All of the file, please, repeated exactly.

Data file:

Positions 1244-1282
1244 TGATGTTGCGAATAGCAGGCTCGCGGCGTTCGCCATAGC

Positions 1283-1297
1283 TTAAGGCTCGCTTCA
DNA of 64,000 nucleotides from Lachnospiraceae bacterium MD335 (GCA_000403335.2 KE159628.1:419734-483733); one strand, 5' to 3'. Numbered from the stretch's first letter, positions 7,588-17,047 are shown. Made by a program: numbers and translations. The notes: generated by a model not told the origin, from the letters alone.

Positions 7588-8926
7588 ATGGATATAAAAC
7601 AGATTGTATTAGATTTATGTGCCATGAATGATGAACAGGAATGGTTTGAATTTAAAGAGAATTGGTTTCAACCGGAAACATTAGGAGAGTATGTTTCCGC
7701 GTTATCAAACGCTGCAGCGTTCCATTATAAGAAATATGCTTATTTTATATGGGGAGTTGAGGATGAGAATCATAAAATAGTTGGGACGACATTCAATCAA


Positions 1244-1282
1244 TGATGTTGCGAATAGCAGGCTCGCGGCGTTCGCCATAGC

Positions 1283-1297
1283 TTAAGGCTCGCTTCA
DNA of 64,000 nucleotides from Lachnospiraceae bacterium MD335 (GCA_000403335.2 KE159628.1:419734-483733); one strand, 5' to 3'. Numbered from the stretch's first letter, positions 7,588-17,047 are shown. Made by a program: numbers and translations. The notes: generated by a model not told the origin, from the letters alone.

Positions 7588-8926
7588 ATGGATATAAAAC
7601 AGATTGTATTAGATTTATGTGCCATGAATGATGAACAGGAATGGTTTGAATTTAAAGAGAATTGGTTTCAACCGGAAACATTAGGAGAGTATGTTTCCGC
7701 GTTATCAAACGCTGCAGCGTTCCATTATAAGAAATATGCTTATTTTATATGGGGAGTTGAGGATGAGAATCATAAAATAGTTGGGACGACATTCAATCAA